But when Nick and Barbara Michell took their first steps into on-farm processing, little did they realise what the future held in store.
Barwick Farm, Tregony, Cornwall, is a county council farm, which six years ago ran to just 17ha (42 acres).
Milk prices had fallen sharply and in April 1999 the Michells gave themselves just five months to return to profit or give up the farm.
Unable to offer bed-and-breakfast or convert farm buildings, the couple decided to process the milk from their 40 Jerseys and sell it at local farmers’ markets.
Armed with some homemade butter, cakes and biscuits, they set up at Truro farmers‘ market and sold out within just two hours.
Buoyed by this success, the Michells expanded their range to include cream, clotted cream and milk, all initially processed in their small dairy and family kitchen using traditional recipes.
They soon attended up to seven farmers’ markets a week, before a new contract with the local village shop and an organic shop in Truro proved a turning point.
“The farmers‘ markets were such hard work. They were very important and they got us to where we are now, but we couldn’t keep doing everything,” she says.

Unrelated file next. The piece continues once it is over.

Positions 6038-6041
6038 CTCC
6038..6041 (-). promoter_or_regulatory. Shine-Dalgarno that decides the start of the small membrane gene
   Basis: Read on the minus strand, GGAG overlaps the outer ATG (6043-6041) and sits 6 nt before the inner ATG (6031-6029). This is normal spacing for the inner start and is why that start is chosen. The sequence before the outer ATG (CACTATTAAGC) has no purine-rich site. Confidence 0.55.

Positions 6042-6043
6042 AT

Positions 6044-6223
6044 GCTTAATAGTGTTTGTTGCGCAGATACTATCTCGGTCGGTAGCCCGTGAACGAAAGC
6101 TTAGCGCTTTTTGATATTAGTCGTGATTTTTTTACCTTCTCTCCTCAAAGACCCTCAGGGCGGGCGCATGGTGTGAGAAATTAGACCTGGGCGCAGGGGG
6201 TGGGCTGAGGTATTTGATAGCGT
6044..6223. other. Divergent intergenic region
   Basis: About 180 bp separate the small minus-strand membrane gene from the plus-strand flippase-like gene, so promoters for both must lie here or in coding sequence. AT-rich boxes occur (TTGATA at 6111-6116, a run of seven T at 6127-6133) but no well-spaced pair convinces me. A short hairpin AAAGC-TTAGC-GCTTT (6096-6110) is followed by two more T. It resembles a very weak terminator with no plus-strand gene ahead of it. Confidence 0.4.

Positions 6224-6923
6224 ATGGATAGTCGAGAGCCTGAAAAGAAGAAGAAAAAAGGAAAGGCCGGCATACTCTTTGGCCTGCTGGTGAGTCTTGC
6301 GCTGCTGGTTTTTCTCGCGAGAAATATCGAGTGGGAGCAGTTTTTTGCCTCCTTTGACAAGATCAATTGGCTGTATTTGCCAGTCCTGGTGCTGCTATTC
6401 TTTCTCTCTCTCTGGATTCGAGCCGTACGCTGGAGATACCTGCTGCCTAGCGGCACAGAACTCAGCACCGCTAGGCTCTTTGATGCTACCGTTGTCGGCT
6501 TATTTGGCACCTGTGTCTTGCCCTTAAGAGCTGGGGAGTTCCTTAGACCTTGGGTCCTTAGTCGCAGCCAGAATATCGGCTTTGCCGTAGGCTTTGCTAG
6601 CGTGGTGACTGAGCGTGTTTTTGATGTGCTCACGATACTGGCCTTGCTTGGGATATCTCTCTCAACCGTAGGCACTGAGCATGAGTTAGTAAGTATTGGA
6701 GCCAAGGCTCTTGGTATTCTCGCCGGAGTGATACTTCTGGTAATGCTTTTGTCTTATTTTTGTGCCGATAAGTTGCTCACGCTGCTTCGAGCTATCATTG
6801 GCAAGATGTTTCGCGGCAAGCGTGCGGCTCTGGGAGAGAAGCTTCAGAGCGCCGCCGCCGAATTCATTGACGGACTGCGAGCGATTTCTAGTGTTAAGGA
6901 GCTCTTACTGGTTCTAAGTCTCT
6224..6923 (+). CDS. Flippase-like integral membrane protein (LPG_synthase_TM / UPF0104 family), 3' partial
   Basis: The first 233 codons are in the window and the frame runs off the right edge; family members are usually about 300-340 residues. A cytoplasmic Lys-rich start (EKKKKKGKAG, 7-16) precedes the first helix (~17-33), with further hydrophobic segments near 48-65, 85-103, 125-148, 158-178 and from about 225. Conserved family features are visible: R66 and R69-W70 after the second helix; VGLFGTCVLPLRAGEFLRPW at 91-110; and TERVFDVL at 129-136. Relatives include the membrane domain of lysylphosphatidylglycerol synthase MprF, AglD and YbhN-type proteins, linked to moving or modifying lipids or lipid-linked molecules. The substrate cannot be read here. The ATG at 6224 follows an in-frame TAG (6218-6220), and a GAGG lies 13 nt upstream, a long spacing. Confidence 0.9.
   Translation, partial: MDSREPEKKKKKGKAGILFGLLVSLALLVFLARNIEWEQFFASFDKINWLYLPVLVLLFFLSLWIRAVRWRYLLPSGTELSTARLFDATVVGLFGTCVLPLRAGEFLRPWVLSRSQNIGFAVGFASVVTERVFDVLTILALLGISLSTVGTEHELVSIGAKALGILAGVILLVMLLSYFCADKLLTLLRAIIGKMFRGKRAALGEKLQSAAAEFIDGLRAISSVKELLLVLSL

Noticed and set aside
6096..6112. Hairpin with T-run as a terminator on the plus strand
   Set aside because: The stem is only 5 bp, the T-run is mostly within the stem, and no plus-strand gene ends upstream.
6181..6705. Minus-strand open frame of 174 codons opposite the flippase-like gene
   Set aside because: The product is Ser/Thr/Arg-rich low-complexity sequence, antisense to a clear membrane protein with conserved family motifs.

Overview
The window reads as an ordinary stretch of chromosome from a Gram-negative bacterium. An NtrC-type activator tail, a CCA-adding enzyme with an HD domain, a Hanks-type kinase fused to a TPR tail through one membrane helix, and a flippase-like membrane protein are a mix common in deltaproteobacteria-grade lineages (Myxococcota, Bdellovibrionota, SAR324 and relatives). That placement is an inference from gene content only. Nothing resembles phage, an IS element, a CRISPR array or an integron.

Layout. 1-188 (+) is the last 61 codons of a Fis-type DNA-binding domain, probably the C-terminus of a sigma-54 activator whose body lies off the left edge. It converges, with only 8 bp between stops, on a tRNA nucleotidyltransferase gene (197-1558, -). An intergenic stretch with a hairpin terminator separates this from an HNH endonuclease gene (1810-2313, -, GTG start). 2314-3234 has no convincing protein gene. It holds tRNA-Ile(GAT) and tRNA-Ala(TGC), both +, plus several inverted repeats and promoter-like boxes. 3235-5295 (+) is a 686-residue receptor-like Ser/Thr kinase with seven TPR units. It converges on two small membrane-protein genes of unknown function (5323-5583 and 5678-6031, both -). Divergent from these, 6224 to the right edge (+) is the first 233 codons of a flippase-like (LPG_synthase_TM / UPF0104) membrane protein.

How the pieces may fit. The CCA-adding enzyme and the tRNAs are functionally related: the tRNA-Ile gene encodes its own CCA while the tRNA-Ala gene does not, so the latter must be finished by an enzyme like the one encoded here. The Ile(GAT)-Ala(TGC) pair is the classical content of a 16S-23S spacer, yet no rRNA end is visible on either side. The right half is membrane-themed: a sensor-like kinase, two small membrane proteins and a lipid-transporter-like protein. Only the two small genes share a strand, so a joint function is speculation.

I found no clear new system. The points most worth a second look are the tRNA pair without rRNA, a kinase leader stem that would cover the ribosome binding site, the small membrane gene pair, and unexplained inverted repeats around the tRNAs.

“Many a time we could have chucked in the towel,” says Mr Michell.
“Environmental Health didn’t like on-farm processing and they still don‘t. We just had to persevere.”
But in 2002 the Michells invested £50,000 in extending the dairy, attracting £5000-8000 of EU development funding.
They installed a new pasteuriser, separator, bulk tanks, bottling machine, walk-in chiller cabinet and tables.
They also rented another 23ha (58 acres) and increased their herd size to 60 cows calving all year round, plus 38 youngstock.
The herd now produces about 250,000 litres of milk a year at an average of 5.9% butterfat and 4.2% protein.
Although 1000 litres a week is sold to Dairy Farmers of Britain, the couple hope to process all their own milk within the next year.
The farm became organic in 2003 and the couple contacted many potential outlets to boost business.
Now the business is going from strength to strength, employing a relief milker and two part-timers in the dairy.
“We‘re on target for a £100,000 turnover this year,” says Mr Michell.
The Michells sought some help from Taste of the West over grant funding, but have never advertised their product or employed professional advice.
“It has all been self-taught. We have learned an awful lot from our mistakes. If you’ve got a good product it will sell itself – word of mouth is the best form of advertising there is.”